Conoco Beats Targets in U.K.
ABERDEEN, Scotland, Aug 28, 2000 -- Conoco (NYSE:COCA)(NYSE:COCB) announced today that production has begun from its Vixen natural gas field in the U.K. North Sea under budget, ahead of schedule and at a rate higher than was planned originally.
Vixen is located in Block 49/17a in the southern North Sea, 135 kilometers (84 miles) off the Lincolnshire coast. Conoco, as operator, and co-venturer BP, each hold a 50 percent interest in the field.
The Vixen development is distinguished by the speed, efficiency and economy with which it was completed. It came onstream:
-- at a cost of 24 million pounds ($36 million) -- 11 percent under budget,
-- two months early,
-- and at a flow rate of 140 million standard cubic feet of natural gas per day (Conoco net 70 mmscfd) -- 16 percent higher than the design rate. Jeff Barnes, Conoco''s Vixen project manager, described it as a good example of how to develop a high quality discovery safely and cost-effectively using adjacent, existing production facilities.
"It only took 16 months from the time of discovery to achieve first production," Barnes said, "and even then it came in ahead of schedule and below budget. By any standard, this is a considerable achievement. It was made possible by a combination of the knowledge and experience gained by Conoco during many years of operating in the area and close co-operation between all parties including the operator, the contractors and the government."
Vixen natural gas is produced from a single-subsea well developed by re-entering discovery well 49/17-13 and completing a 49-degree sidetrack through the reservoir. The produced natural gas is transported by subsea pipeline 8.6 kilometers (5 miles) to the BD platform in the Viking B central complex, which has been modified to handle Vixen''s output.
From there, the gas is sent 130 kilometers (80 miles) through the Viking Transportation System (VTS) subsea pipeline to the Conoco-operated Theddlethorpe Gas Terminal on the coast of Lincolnshire, England, from where production operations are controlled remotely.
The Rotliegendes sandstone reservoir was discovered in May 1999, lying between two of the most prolific fields in the area, Viking E and Victor, both of which are Conoco assets that have performed extremely well throughout their lives.
Vixen contains 117 billion standard cubic feet of proved natural gas reserves (58.5 bcf net to Conoco). The field is expected to have a productive life of six years. However, studies indicate that with optimal reservoir management and development, the field has the potential to yield significantly more natural gas over a lifespan that may be considerably longer.
Conoco is a major, integrated energy company based in Houston and active in more than 40 countries.
Fact Sheet follows
Certain statements in this news release regarding future expectations, oil and gas reserves, exploration, development, production and project costs may be regarded as "forward-looking statements" within the meaning of the Securities Litigation Reform Act. They are subject to various risks and uncertainties, such as changes in expected crude oil and natural gas prices, changes in expected project costs, interruptions of operations due to accidents or political events, and failure to achieve expected reserve or production levels due to operating hazards, drilling risks, and the inherent uncertainties in interpreting engineering data relating to underground accumulations of oil and gas, as well as other risks discussed in detail in the companies'' SEC filings, including the Annual Reports on Form 10-K for the year-ended Dec. 31, 1999. Actual results may vary materially.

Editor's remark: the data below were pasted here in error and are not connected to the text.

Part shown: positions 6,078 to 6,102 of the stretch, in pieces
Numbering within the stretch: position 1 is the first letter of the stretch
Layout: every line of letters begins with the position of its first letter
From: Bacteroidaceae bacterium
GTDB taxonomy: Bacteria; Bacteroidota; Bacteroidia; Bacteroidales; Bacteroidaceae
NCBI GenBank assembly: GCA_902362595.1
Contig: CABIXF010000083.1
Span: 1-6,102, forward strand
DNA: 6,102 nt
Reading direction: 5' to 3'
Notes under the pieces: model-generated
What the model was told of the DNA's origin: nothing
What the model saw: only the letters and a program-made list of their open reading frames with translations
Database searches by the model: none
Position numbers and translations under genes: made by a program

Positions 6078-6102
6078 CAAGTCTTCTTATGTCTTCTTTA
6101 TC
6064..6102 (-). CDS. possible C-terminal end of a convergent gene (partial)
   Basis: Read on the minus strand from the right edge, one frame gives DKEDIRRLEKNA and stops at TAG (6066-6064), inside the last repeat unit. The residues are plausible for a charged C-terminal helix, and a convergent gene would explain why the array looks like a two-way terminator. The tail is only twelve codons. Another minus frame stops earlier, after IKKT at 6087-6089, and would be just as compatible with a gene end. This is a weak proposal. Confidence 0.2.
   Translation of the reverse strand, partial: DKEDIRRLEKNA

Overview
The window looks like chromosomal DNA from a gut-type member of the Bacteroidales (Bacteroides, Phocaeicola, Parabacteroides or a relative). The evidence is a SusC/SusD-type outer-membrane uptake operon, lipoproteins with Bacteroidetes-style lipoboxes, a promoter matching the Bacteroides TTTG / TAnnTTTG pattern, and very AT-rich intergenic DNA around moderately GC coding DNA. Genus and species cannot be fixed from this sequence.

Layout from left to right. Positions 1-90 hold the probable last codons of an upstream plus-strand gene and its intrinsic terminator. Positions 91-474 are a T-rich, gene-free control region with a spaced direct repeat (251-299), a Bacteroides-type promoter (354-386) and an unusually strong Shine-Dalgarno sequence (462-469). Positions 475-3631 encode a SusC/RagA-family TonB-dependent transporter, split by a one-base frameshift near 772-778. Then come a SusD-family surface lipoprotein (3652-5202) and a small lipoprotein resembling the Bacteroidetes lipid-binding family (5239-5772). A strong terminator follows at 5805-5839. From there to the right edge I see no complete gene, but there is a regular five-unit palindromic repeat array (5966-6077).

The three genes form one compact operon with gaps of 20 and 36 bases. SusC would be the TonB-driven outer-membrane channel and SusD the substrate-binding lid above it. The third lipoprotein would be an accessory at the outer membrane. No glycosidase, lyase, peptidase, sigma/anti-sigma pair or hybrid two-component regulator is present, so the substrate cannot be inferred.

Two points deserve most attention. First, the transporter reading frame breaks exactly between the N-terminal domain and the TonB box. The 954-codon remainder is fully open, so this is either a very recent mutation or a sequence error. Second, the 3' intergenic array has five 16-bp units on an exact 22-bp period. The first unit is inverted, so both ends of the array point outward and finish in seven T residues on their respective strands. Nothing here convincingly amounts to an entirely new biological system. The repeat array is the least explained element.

VIXEN NATURAL GAS FIELD DEVELOPMENT KEY FACTS
FIELD NAME: The Vixen field was originally known as E-Plus; however, the name change to Vixen represents Conoco''s continued use of the "V" motif and its practice of naming many of its natural gas fields in the southern sector of the U.K. North Sea after historic British military aircraft. These include Viking, Victor, Vulcan, Valiant and Vanguard.
LOCATION: U.K. North Sea block 49/17a, 135 kilometers (84 miles) east of Lincolnshire, England.
DISCOVERY DATE: Discovered in May 1999 by the jack-up drilling rig "Glomar Adriatic VI."
WATER DEPTH: 33 meters (109 feet).
RESERVOIR: Rotliegendes sandstone, 2,844 meters (9,385 feet) subsea.
PROJECTED Six years, although this lifespan may be FIELD LIFE: considerably longer.
DEVELOPMENT Re-entry and completion of discovery well 49/17-13 DESCRIPTION: as a subsea producer, tied back by pipeline and services umbilical to Viking BD platform where natural gas is processed before onward delivery by Viking Transportation System subsea pipeline to Theddlethorpe Gas Terminal, Lincolnshire.
FACILITIES: Creating and installing the subsea elements of the Vixen development involves the services of several manufacturers, suppliers and contractors. The major elements include:
Dril-Quip won the contract to fabricate and supply both the subsea tree and its 65-ton protection structure (WHPS).
The subsea tree was installed by Ensco from their jack-up rig "Ensco 80" after re-entering and completing a 49-degree sidetrack development well.
Kvaerner Oilfield Products designed and manufactured the control system.
Coflexip Stena Offshore was responsible for the design, supply, installation, testing and pre-commissioning of the gas export pipeline, the umbilical, and installation of wellhead protective structure.
Viking platform modifications include installation of a new 10-inch production riser, a J tube for the umbilical, new methanol pumps, installation of subsea control and hydraulics packages, metering and topsides control for tie-in to the production separator. Halliburton - Brown & Root, with AMEC and DNV were responsible for all elements of these host platform modifications.